1. Ethical Dilemma/Issue – YOU MUST NAME IT – What ethical dilemma or issue has emerged in practice?

2. Judgement/Decision – How would your respond?

3. Principal/Value Guiding Decision – What principle or value is guiding your actions?

4. Rational Decision – What are your reasons for your actions?

5. Implications of Decision – What are the possible consequences of your decision or action?

6. Reflections on Ethical Dilemmas of Action and Practice – What new insight or understanding have you gained from listening to your colleagues?

The area of controversy that did not sit well for me was, once a decision has been made, move on.  And even if it was not the right decision, it’s done.  Our presenter said “Don’t go back.  Don’t apologize.”  This really was not sitting well with me, and I had to address it (and no, I did not wait for the Q&A slide at the end of the presentation – which led to ridicule at lunch, but so-be-it).  I felt that if you make a mistake in a decision, I feel it does MORE for your character if you are able to “go back” and acknowledge the fact that you may have made a mistake.  Acknowledge it, apologize for it, understand what you have learned from it, and then move on.  So when I asked for clarity around what he meant by his comment, he did provide somewhat of an explanation which involved the following… the decision you made was the BEST FIT AT THE TIME.  He continued with saying that even if you make a mistake, you probably did what you thought was best at the time.  You thought you were right.  Don’t apologize for that. I’m going to have to think about that one a little longer to see if I can come to an understanding in my own head around that concept.  I’m not totally closed to understanding what he meant, but it’s just not sitting well with my character and “who I am”.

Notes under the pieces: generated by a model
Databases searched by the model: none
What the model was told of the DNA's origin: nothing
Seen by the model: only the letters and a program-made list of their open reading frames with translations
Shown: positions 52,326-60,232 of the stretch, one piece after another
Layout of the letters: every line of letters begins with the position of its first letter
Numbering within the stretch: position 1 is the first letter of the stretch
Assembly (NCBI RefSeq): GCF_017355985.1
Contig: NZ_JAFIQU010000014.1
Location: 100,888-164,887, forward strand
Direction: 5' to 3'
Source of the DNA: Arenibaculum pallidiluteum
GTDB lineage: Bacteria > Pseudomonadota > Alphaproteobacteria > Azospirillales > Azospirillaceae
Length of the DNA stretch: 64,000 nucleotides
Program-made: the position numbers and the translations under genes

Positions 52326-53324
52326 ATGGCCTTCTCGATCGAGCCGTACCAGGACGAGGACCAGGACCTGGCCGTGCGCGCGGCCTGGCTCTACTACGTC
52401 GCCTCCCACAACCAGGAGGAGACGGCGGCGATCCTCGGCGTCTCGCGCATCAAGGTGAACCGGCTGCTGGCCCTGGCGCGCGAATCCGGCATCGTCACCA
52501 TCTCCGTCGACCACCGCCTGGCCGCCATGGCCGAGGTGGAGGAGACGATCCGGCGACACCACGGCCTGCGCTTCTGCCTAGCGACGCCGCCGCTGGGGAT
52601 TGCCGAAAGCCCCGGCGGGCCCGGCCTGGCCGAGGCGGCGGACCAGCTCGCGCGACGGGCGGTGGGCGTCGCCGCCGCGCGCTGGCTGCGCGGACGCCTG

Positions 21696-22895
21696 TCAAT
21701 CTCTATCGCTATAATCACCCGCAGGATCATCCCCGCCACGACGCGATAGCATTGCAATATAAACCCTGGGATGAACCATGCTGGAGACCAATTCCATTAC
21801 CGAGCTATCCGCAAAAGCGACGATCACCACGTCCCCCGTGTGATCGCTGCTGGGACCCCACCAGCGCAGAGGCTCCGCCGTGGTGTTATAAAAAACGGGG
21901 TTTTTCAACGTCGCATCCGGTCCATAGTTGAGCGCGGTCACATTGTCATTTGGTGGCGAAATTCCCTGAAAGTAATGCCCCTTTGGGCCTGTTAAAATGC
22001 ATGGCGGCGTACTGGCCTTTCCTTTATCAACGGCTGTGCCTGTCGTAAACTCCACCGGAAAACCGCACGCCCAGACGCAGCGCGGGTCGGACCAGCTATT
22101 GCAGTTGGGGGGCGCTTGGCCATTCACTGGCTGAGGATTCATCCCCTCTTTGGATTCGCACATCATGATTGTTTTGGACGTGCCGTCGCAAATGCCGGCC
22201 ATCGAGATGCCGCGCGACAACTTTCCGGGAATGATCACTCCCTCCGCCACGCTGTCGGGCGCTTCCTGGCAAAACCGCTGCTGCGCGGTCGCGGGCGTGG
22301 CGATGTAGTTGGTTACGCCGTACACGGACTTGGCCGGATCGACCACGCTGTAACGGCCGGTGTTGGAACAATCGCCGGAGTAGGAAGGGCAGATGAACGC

Most of all, in considering your actions in any decision making in the school, whether you need to consider ethical standards, or professional standards, or your own personal morals, I think the best questions you can ask yourself is… “Why am I doing this?  Is it for the commitment that I make to my students and my staff?”  I’m hoping, that as I embark on this journey, that I will have the courage to face any of these decisions allowing me to maintain the integrity of “who I am”.

About Kelly-Ann Power

Windsor-Essex Catholic District School Board Vice-Principal View all posts by Kelly-Ann Power

8 responses to “To apologize or not to apologize …

  • john

    ‘love means never having to say that you are sorry’
    every other time it is okay
    video replay in sports corrects the human error factor, and confirms that we are human (even though what seems right at the time could be wrong)
    being the boss does not make you right; it makes you the boss only!

  • Kelly Power

    John, thank you for sharing your thoughts on my blog! It’s awesome to see that I finally sucked one of my family members into my on-line world. I knew it was only a matter of time before SOMETHING triggered a response from one of my siblings. I understand what you are saying, but I’m still wondering if your answer is yes or no though. Do you think you SHOULD apologize if you realize you made the wrong decision concerning a dilemma, or do you think it’s not necessary because you thought you were doing the right thing at that time? OR do you think it is an “it depends” sort of answer. From what you responded above, I’m thinking it was the latter. I think I’m beginning to lean towards “it depends” but I’m willing to learn from others here. And… don’t worry big brother…. I’ve never really had any interest in being a “boss”. I’m just interested in working with others and learning together. Always.

    • john

      apologizeapologizeapologizeapologizeapologizeapologizeapologize
      apologizeapologizeapologizeapologizeapologizeapologizeapologize